WA Prime Minister Mark McGowan tried to end the defamation lawsuit with Queensland businessman Clive Palmer in December last year, but Mr Palmer turned down his offer, the federal court has heard.
Most important points:
- Mark McGowan had urged Clive Palmer to comply and avoid further charges
- The Prime Minister’s Attorney’s Daily Fees Are More Than His Payout, It Has Been Found
- Judge Michael Lee will make his decision on the charges in court later today
Shortly before Christmas, Mr McGowan made an offer to both sides to discontinue their proceedings and walk away, with each bearing their own costs, avoiding further charges.
But the offer was rejected by Mr. Palmer and the case moved on, with the court finding that both sides defamed each other in a damning verdict handed down last week.
Lawyers from both sides appeared in Federal Court this morning to discuss the charges, and Judge Michael Lee will make his decision later in the day.
Mr. McGowan was ordered last week to pay $5,000 in damages to Mr. Palmer, while Mr. Palmer was ordered to pay Mr. McGowan $20,000.
Highlighted daily attorney fees
During this morning’s arguments, Judge Lee noted that even the daily costs of Mr McGowan’s attorney Bret Walker SC exceeded the damages awarded.
“It’s an interesting state of your career that you reach when your daily compensation exceeds the award of damages,” he said.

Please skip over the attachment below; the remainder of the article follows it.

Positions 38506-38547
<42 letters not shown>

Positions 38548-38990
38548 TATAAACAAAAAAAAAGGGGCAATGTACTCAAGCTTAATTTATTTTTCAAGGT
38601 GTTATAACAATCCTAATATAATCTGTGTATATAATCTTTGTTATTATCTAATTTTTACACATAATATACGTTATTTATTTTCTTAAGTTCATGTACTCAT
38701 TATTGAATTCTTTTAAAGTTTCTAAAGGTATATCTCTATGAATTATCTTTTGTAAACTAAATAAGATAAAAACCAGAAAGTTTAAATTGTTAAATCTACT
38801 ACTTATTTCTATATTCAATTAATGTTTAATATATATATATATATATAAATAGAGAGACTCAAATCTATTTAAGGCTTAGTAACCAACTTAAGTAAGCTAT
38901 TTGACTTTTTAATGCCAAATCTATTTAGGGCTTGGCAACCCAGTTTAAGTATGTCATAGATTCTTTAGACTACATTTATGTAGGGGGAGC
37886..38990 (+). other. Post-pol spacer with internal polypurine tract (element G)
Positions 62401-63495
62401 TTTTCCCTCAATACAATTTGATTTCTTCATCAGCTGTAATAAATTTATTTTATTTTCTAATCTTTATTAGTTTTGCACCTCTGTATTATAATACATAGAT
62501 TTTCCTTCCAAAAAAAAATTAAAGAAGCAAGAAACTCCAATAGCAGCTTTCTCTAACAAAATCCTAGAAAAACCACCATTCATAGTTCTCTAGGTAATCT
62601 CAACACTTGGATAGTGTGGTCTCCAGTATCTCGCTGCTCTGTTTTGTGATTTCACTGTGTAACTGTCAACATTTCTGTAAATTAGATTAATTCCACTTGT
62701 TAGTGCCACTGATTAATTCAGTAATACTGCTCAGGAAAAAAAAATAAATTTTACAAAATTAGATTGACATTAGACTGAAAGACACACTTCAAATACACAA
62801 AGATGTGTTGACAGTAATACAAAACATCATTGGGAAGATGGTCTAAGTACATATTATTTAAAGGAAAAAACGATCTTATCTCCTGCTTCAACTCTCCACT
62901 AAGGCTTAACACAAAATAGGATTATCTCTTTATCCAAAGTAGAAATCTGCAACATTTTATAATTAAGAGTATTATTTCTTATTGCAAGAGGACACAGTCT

Mr Walker’s response was met with laughter in court.
“I’d hate to think this is the first time this has happened,” he said.
Mr McGowan’s case has been funded by WA taxpayers, but the Prime Minister has gone to great lengths to point out that Mr Palmer initiated the defamation campaign.
Justice Lee said the rejected offer for both sides to run away would be important in his decision.
Waste of judicial resources
The smear campaign centered on their war of words about WA’s closed border and a Mr. Palmer mining project.
Judge Lee was scathing in his criticism of both men for wasting the court’s limited resources, telling the men, “The game hasn’t been worth the candle.”
Both chose to be part of the “hurried pot” of political life and should have expected the barbs that came with it, he said.
The mining magnate was unhappy with the Prime Minister’s decision to close WA’s border in April 2020, which he said was disruptive to his business interests, and sought to reverse the closure in court.
During a series of press conferences in 2020, during the early days of the pandemic, Mr. McGowan called Mr. Palmer an “enemy of the state” for his actions.
The mining magnate told the court that this caused him to be brought into “hatred, ridicule and contempt,” but Judge Lee found the damage to his reputation nonexistent.
Mr Palmer, a serial litigator, was noted by the judge on the witness stand as “behaving with the unmistakable appearance of a man assured of the correctness of his own opinions”.
‘Foreigner waves his gun’
The other portion of the defamation claim related to a state agreement held by Mr. Palmer’s Mineralogy company for the Balmoral South iron ore project.
The development of the project was rejected in 2012 by the then-Liberal government under Colin Barnett, and Mr. Palmer had sought $30 million in damages for what he believed was a breach of contract.
However, under Mr McGowan, extraordinary legislation was passed that prevented him from seeking damages, prompting Mr Palmer to call the Prime Minister “an outlaw who wields his gun to protect him and his Attorney General from the criminal law”.
Mr McGowan said these and other comments suggested he had behaved corruptly and prompted him to sue Mr Palmer.